Congratulations! You just got promoted. You landed a new stretch assignment. You got a new job!

Just this month I witnessed three competent, hard-working, well-intentioned leaders get fired from their roles within 12 months. Based on my own experience of challenges and failures in a new role and observing many smart and competent leaders derail, there is usually one main culprit.

It’s called your blind spot. You don’t know what you don’t know.

Blind spots are even more precarious in these VUCA (volatile, uncertain, complex, ambiguous) times we work in. As the world changes rapidly, we need to value asking good questions rather than knowing all the answers. Yet, this may be hard to do, especially in a new role when you may be trying to prove yourself and look good.

Leading effectively in VUCA workplaces calls for us to develop new capacities. New assignments are a great way to do that. They call for us to actively learn about our defaults, uncover blind spots, and proactively question our assumptions.

In that context here are five questions to ask as you take on a new role. As you jump in to a new role, create a deliberate learning plan by asking these questions.

What are the assumptions I am making about the team, organization, industry? In a new role, especially if we’re moving fast, we often bring old assumptions about success. This is a great question to step back and understand the context within which you’re operating. You may want to understand what’s important to the team and organization, not just goals and results but aspirations and fears. What is unsaid? What are you noticing in body language and how people relate to one another? What is the culture here? Who gets rewarded for what? What’s happening with competition and industry? Who are unlikely competitors? Who are possible collaborators? Create a deliberate learning plan for yourself.

What are the assumptions I am making about this role? You may be making assumptions about what success looks like in a role. You may be bringing your old assumptions about how work gets done (the organization’s decision-making process). You may be making assumptions about the organization’s appetite for change. You may be making assumptions about the level of power and authority in your role. Write down some of these assumptions and then pay attention to what’s happening around you to validate or invalidate these assumptions. This requires slowing down and paying attention.

Who are important stakeholders in this new role? What do I need to learn from each of them? Establishing trusted relationships within a new team or culture is critical to success. Many high-achievers dive quickly into the work that needs to be done and go about getting the work done. Yet, it is the relationships we invest in that will determine what our impact will be. Who are new stakeholders to consider? Who are truth tellers that I can reach out to? What is at stake for each of them? How can I learn from and influence them? What does success look like to them? What do they need from me? How do they see my role?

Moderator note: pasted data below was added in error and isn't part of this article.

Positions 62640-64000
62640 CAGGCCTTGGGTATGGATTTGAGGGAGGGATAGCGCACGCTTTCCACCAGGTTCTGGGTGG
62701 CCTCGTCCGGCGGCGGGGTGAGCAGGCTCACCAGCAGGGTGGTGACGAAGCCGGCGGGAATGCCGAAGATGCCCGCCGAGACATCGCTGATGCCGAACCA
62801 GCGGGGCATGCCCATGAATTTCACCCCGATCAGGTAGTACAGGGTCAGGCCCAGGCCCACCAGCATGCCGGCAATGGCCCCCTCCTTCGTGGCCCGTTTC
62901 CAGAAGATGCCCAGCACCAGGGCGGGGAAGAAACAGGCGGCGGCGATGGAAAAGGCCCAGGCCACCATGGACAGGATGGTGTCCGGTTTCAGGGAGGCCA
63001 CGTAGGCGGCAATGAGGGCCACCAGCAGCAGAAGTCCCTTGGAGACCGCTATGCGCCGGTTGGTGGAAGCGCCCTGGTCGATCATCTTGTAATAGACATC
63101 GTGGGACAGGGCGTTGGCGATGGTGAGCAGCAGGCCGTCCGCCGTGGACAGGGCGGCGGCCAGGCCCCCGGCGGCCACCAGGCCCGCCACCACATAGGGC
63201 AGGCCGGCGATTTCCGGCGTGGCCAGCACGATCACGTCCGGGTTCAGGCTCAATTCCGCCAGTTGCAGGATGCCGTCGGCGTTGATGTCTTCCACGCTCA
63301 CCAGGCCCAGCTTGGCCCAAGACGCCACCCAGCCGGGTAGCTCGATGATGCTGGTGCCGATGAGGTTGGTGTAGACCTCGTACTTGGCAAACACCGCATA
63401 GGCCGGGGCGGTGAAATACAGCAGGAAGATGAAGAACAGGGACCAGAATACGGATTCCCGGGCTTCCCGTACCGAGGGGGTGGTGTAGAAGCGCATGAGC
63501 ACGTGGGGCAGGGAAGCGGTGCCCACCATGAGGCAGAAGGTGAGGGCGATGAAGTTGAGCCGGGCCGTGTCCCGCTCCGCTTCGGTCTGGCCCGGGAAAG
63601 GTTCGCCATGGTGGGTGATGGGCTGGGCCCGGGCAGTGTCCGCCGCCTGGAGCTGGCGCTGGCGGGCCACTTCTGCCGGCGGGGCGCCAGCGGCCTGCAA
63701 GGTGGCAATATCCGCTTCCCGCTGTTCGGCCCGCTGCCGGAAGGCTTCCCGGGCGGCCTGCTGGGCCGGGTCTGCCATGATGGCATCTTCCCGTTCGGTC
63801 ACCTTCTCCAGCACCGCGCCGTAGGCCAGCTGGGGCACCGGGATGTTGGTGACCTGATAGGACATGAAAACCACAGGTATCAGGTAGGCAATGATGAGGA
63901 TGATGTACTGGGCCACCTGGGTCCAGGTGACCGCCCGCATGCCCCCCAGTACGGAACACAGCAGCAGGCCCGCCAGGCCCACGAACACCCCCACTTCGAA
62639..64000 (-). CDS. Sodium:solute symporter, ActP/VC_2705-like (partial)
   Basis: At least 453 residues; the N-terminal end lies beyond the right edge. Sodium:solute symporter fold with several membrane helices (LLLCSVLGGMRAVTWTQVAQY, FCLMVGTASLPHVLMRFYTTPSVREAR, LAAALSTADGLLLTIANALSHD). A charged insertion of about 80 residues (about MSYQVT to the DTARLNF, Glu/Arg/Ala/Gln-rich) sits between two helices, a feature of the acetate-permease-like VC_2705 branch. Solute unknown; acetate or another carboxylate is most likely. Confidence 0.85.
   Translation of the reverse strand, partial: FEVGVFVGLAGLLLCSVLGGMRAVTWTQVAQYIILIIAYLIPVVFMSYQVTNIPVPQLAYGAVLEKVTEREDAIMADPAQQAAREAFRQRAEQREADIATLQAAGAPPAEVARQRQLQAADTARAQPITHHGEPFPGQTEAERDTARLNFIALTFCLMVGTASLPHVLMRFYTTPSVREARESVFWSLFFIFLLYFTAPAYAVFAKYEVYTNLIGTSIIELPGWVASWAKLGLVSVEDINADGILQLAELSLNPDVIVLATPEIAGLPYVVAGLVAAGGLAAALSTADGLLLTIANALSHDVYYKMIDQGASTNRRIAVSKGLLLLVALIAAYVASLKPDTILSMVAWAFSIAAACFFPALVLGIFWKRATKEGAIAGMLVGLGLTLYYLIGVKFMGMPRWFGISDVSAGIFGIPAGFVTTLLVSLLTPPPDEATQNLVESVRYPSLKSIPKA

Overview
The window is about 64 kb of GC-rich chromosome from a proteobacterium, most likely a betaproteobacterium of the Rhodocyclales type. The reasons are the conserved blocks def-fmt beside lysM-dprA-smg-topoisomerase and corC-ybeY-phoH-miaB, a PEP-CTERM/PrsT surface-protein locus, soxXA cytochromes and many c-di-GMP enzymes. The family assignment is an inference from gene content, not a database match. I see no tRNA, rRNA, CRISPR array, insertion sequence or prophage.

What new capacities will be critical for success in this role? What strengths can be potential derailers? We all have leadership defaults (our preferred way of leading). We assume what got us this role will help us be successful in the future. Yet, some of our biggest derailers are using our habitual strengths in situations that call for a different behavior. New roles are a great way to grow your leadership tool-kit and be more intentional in practicing new leadership behaviors.

What other questions should I be asking to stay in learning mode? As the environment constantly shifts, it’s important to stay in learning mode, get adept at asking good questions, and creating a safe space for others to do the same. A transformative way to approach an issue is to brainstorm questions about the issue, rather than just answers or solutions. It opens up a space for broader thinking and perspectives.

The next step is to develop a learning plan for yourself in a new role. Note critical questions and journal your observations. Stay with the questions and develop your capacity to be curious way beyond your first 90 days.

What are other questions that you have found useful in asking?

This article first appeared in my Forbes leadership blog.